where the last inequality holds by the definition of $g$ together with the assumption $n \geq 2$. Putting together, we showed that if $(1)$ holds for some $n \geq 2$ and $a \in \Bbb{R}$, then $(1)$ also holds for $n-1$ instead of $n$ and $a = 0$. Therefore by the mathematical induction, we obtain the desired conclusion. ■

share|improve this answer

Let $P\in\Bbb R[X]$ be a polynomial of degree${}<k$, such that its polynomial function $p:\Bbb R\to\Bbb R$ is nowhere decreasing (in other words $p'(x)\geq0$ for all $x\in\Bbb R$; this obviously requires $\deg P$ to be odd). Then $p^{-1}$ is well defined and continuous. Define $f:x\mapsto p(p^{-1}(x)+1)$ which is also continuous, and satisfies $f^n(p(x))=p(x+n)$ for all $n$. Now $$ \sum_{i=0}^k(-1)^i\binom k{k-i}f^{k-i}(p(x)) =\sum_{i=0}^k(-1)^i\binom kip(x+k-i) =\Delta^k(p)(x+k) =0 $$ for all $x\in\Bbb R$, where $\Delta$ is a finite difference operator defined by $\Delta g: x\mapsto g(x)-g(x-1)$, which decreases the degree of polynomial functions, so that $\Delta^k(p)=0$ identically.

Since $p$ is surjective this shows $f$ satisfies your requirement and that the answer to your first question is negative for $k\geq4$. The simplest counterexample is $f:x\mapsto (\sqrt[3]x+1)^3$.

share|improve this answer
    
Interesting. Please, let me ask you two things. 1 - Can you spot the error in the proof of @sos440? 2 - Any suggestion about the case $k=3$? Thank you. –  Tomás Mar 19 '13 at 12:06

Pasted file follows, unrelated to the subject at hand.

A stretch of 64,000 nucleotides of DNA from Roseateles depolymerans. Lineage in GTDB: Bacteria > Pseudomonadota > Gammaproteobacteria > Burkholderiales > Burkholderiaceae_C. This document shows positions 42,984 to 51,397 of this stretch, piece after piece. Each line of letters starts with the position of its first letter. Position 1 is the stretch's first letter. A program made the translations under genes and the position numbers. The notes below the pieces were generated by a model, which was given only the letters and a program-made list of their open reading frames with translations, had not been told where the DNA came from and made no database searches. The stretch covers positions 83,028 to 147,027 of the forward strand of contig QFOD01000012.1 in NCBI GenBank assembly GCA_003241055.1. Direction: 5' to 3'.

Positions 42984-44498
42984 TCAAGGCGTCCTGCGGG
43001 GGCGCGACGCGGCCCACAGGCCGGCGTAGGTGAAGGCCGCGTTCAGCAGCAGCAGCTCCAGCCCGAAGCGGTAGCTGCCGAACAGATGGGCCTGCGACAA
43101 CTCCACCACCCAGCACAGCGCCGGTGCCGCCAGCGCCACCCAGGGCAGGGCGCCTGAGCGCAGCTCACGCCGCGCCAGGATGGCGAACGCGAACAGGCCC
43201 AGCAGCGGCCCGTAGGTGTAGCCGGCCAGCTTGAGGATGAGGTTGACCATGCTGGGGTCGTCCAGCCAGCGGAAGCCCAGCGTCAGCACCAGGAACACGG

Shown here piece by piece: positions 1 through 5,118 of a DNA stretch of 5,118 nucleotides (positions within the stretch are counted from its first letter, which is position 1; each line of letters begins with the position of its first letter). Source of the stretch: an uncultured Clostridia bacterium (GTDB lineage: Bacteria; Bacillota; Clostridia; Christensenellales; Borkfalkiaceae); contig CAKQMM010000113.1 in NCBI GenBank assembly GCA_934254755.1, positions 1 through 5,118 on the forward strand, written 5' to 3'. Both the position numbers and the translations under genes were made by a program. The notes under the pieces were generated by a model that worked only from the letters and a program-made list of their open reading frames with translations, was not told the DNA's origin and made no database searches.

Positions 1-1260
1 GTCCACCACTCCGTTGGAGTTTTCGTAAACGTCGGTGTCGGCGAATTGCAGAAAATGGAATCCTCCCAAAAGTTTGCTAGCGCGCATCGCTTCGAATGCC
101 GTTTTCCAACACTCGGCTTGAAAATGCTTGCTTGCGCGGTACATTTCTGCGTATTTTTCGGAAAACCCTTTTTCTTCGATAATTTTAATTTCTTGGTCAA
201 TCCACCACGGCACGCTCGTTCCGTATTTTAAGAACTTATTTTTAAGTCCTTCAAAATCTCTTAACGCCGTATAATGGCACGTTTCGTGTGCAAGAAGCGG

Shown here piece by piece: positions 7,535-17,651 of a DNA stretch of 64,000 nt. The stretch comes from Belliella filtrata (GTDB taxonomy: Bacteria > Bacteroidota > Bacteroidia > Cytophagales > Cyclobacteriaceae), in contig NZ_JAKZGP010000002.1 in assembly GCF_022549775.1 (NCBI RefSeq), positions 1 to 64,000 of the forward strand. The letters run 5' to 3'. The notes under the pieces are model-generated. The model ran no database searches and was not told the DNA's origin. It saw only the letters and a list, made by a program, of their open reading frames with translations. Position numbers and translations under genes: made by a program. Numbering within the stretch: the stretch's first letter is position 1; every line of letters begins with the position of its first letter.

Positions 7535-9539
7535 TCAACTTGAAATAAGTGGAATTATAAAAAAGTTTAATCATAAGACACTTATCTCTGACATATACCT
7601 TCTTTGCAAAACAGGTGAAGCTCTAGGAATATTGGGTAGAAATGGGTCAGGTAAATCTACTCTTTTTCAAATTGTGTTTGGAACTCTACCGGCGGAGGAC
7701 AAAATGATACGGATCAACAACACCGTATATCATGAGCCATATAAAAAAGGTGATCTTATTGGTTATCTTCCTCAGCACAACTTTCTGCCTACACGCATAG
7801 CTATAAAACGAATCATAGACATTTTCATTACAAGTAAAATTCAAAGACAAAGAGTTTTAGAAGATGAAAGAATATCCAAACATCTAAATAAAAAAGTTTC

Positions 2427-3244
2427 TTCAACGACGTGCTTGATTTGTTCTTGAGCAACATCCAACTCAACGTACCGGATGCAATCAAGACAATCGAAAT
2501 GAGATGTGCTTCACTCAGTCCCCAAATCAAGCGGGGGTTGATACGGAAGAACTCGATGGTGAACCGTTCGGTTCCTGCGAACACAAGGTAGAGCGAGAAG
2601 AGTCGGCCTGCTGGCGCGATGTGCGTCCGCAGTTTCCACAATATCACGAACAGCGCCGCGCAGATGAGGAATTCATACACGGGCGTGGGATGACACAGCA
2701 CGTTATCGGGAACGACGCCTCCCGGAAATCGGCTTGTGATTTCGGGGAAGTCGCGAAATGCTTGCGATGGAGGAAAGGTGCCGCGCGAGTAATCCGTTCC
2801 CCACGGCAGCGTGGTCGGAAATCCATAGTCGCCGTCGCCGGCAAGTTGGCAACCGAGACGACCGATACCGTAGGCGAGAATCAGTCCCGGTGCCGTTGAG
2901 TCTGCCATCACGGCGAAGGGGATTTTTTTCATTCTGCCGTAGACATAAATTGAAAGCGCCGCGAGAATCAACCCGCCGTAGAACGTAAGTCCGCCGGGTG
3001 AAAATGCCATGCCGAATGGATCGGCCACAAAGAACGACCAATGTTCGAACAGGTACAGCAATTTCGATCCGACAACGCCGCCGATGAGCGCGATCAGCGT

I'm not sure there is an error in the proofs by @sos440, since all the significant statments there require that $f$ have a fixed point, and the function defined in my answer never have a fixed point. –  Marc van Leeuwen Mar 19 '13 at 12:31
1  
As for the case $k=3$, the method described here gives counterexamples defined on $\Bbb R_{\geq0}$, for instance $x\mapsto(\sqrt x+1)^2=x+2\sqrt x+1$, but not functions defined on all of $\Bbb R$. I think I can prove that there aren't any continuous non-affine functions $f:\Bbb R\to\Bbb R$ that satisfy $x-3f(x)+3f^2(x)-f^3(x)=0$ for all $x$. –  Marc van Leeuwen Mar 19 '13 at 12:40
    
You are right, I forgot he assumend a fixed point. –  Tomás Mar 19 '13 at 12:49
1  
(+1) This is quite simple yet suggesting! –  sos440 Mar 19 '13 at 13:21

Consider a case $k = 2$: $$f(f(x)) - 2f(x) + x = 0$$ Let $f(x) = x + g(x)$, then $$g(x) = g(x + g(x))$$ For example, $$g(\frac{x}{n}) = g(\frac{x}{n} + g(\frac{x}{n})) = ... = g(x + g(\frac{x}{n}))$$

Assuming that $g$ is contiguous at $0$, $g(x + g(0)) = g(0)$ for any $x$, that is, $g$ is a constant indeed. The similar mechanics works for other $k$ as well.

I don't know how to approach it without a contiguity assumption.

share|improve this answer
    
The function $f$ is continuous. –  Tomás Mar 12 '13 at 22:07
    
Can you explain me how do you prove that $g(\frac{x}{n})=g(x+g(\frac{x}{n}))$? –  Tomás Mar 12 '13 at 22:39
    
If you think that "The similar mechanics works for other $k$ as well", you should demonstrate it. It doesn't work in the same way, see my answer. –  Marc van Leeuwen Mar 19 '13 at 13:19

Your Answer

 
discard

By posting your answer, you agree to the privacy policy and terms of service.

Not the answer you're looking for? Browse other questions tagged or ask your own question.